Yep. The Republicans been really focussed and really organized. The Democrats have been neither, and it has hurt them. The Republicans have been better at staying focussed on a smallish number of manageable issues, ones that will make a long-term difference. They've lined up lots of support and money for those issues. And yes, they've lied to their supporters. Republicans lie. It is part of the political landscape. In Canada and Australia, Liberals lie. (In Canada, the Conservatives lied too, during their brief ascendency.)

The Republicans have been more organized at identifying their supporters, giving them reasons to vote, and making sure they get out and vote. The Democrats' relative disorganization hurt them in 2004. A couple of my political hack friends from Canada went down to help the Democrats in 2004, and came back complaining that the Dems weren't sure who their voters were, and were ineffectual at getting them out to vote. The Republican organization was like a Ferrari compared to Democrats' Ford Pinto.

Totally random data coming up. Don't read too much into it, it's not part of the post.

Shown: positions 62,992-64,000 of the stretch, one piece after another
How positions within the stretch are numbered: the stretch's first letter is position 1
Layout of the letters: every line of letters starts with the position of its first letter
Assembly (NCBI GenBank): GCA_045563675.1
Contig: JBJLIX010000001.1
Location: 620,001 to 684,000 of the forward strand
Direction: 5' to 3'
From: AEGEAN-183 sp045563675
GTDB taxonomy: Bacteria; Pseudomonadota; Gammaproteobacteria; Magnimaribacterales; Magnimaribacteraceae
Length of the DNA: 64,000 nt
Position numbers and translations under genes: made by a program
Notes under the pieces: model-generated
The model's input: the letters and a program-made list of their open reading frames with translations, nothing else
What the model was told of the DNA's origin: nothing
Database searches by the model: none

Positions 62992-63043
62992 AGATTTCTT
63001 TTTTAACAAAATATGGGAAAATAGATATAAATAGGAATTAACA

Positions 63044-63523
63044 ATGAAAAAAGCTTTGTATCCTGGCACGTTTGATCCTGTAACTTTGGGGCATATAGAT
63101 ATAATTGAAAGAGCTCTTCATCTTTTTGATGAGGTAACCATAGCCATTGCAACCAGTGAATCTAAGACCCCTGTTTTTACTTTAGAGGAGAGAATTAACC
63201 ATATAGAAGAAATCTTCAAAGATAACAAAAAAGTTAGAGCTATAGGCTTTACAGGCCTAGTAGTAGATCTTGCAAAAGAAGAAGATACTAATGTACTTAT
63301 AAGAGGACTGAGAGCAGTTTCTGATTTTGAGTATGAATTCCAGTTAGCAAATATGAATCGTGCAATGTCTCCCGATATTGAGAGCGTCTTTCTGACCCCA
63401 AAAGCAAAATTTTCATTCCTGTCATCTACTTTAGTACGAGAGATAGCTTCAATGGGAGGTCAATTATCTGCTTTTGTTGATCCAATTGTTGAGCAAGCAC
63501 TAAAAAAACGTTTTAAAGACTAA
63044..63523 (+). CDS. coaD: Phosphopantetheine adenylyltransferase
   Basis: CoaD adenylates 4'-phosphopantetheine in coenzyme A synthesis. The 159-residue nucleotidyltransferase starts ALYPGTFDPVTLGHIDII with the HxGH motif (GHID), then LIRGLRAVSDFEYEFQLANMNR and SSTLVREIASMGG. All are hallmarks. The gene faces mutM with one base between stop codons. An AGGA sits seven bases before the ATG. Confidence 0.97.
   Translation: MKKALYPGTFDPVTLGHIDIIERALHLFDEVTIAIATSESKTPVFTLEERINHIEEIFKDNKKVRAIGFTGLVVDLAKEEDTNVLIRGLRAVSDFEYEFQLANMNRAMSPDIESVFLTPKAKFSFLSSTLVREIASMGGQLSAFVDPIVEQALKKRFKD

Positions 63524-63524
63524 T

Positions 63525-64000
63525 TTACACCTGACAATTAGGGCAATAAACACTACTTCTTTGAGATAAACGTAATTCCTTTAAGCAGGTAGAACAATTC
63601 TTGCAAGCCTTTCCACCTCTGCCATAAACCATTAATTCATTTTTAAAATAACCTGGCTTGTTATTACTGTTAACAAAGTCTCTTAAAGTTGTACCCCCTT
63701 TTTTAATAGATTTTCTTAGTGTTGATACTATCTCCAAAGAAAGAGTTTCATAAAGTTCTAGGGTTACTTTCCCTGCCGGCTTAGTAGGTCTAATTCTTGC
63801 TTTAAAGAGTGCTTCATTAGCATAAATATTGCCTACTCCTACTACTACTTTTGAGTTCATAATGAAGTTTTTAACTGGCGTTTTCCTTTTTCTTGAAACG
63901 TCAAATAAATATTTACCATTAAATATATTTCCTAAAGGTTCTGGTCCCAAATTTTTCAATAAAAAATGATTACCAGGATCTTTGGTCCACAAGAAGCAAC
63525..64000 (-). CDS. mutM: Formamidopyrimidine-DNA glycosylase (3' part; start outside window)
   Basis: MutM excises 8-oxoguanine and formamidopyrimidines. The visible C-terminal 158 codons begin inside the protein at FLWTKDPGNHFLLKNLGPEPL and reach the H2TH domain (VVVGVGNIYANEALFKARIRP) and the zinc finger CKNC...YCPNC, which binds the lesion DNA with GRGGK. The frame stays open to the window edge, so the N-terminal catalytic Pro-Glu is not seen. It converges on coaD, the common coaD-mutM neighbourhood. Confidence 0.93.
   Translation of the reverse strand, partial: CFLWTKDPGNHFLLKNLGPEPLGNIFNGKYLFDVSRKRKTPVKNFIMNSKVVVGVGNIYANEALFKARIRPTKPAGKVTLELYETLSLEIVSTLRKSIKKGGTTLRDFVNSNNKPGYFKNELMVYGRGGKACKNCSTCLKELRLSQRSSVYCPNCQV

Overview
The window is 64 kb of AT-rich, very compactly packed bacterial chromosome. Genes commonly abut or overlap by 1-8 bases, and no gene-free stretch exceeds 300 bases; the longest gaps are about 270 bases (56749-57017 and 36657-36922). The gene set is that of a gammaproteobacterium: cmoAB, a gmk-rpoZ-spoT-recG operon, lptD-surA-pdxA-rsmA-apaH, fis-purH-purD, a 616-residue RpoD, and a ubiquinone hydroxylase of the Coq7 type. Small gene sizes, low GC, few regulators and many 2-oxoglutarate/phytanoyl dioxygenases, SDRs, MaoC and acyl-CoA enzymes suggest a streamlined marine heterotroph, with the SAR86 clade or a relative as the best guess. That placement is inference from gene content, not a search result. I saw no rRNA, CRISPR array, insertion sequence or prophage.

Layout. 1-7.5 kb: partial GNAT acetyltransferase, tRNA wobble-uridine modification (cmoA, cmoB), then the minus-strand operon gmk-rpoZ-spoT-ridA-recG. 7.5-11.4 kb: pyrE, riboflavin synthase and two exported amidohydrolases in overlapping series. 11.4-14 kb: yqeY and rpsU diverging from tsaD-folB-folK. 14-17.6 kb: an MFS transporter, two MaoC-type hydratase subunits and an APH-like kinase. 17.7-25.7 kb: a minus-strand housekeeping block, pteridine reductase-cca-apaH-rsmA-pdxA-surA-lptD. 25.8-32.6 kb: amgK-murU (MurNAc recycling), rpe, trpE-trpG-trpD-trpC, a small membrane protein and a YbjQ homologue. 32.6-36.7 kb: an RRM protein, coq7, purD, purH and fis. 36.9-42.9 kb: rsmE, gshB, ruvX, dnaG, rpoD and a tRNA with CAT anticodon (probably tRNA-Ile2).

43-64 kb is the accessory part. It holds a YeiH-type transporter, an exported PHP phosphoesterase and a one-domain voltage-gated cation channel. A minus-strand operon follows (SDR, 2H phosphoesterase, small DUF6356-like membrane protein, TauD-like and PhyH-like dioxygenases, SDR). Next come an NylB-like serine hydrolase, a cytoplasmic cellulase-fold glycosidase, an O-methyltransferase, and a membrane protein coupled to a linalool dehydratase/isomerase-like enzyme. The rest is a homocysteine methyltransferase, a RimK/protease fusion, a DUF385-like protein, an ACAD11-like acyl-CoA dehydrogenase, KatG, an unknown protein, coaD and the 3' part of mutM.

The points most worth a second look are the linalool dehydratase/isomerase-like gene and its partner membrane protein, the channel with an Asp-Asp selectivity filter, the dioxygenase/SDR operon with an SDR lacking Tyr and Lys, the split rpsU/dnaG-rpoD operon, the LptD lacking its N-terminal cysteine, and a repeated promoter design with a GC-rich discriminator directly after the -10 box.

The Democrats need to get down to basics: identifying their voters; knowing what will motivate them to get out and vote, and making sure every one of them does so; and getting control of every possible elected local position, both to start to get some control of local voting offices, but more importantly to start the careers of the next generation of politicians. Way too many local governments are in Republican hands.

That takes money. The Democrats have been catching up to the Republicans in fundraising, but they still have far to go. The Center for Responsive Government site has lots of info on fundraising, and if you compare 2000, 2002 and 2004, you can see the Democrats catching up. But they are still quite a way behind.